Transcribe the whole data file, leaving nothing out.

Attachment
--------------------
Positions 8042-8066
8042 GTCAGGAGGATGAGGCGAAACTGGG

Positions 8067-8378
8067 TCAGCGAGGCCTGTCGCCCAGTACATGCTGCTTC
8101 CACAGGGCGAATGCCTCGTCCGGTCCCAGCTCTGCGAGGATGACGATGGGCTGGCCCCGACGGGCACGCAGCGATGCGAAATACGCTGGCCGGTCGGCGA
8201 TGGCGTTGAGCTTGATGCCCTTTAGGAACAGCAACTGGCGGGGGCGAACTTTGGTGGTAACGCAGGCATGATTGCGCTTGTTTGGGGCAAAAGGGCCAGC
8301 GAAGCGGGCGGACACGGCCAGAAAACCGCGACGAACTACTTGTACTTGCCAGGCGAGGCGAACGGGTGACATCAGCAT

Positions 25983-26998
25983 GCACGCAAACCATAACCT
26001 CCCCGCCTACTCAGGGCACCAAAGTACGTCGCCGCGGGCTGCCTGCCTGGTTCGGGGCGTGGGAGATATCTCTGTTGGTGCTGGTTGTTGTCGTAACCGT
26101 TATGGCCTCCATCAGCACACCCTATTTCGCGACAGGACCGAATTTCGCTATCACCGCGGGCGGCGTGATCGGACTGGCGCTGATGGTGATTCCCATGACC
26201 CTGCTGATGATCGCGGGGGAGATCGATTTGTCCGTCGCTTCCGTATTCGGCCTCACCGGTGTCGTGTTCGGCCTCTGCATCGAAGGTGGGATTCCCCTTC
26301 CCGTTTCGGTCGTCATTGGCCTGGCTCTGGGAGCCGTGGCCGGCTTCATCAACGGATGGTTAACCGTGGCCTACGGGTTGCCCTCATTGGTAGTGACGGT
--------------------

Positions 8042-8066
8042 GTCAGGAGGATGAGGCGAAACTGGG

Positions 8067-8378
8067 TCAGCGAGGCCTGTCGCCCAGTACATGCTGCTTC
8101 CACAGGGCGAATGCCTCGTCCGGTCCCAGCTCTGCGAGGATGACGATGGGCTGGCCCCGACGGGCACGCAGCGATGCGAAATACGCTGGCCGGTCGGCGA
8201 TGGCGTTGAGCTTGATGCCCTTTAGGAACAGCAACTGGCGGGGGCGAACTTTGGTGGTAACGCAGGCATGATTGCGCTTGTTTGGGGCAAAAGGGCCAGC
8301 GAAGCGGGCGGACACGGCCAGAAAACCGCGACGAACTACTTGTACTTGCCAGGCGAGGCGAACGGGTGACATCAGCAT

Positions 25983-26998
25983 GCACGCAAACCATAACCT
26001 CCCCGCCTACTCAGGGCACCAAAGTACGTCGCCGCGGGCTGCCTGCCTGGTTCGGGGCGTGGGAGATATCTCTGTTGGTGCTGGTTGTTGTCGTAACCGT
26101 TATGGCCTCCATCAGCACACCCTATTTCGCGACAGGACCGAATTTCGCTATCACCGCGGGCGGCGTGATCGGACTGGCGCTGATGGTGATTCCCATGACC
26201 CTGCTGATGATCGCGGGGGAGATCGATTTGTCCGTCGCTTCCGTATTCGGCCTCACCGGTGTCGTGTTCGGCCTCTGCATCGAAGGTGGGATTCCCCTTC
26301 CCGTTTCGGTCGTCATTGGCCTGGCTCTGGGAGCCGTGGCCGGCTTCATCAACGGATGGTTAACCGTGGCCTACGGGTTGCCCTCATTGGTAGTGACGGT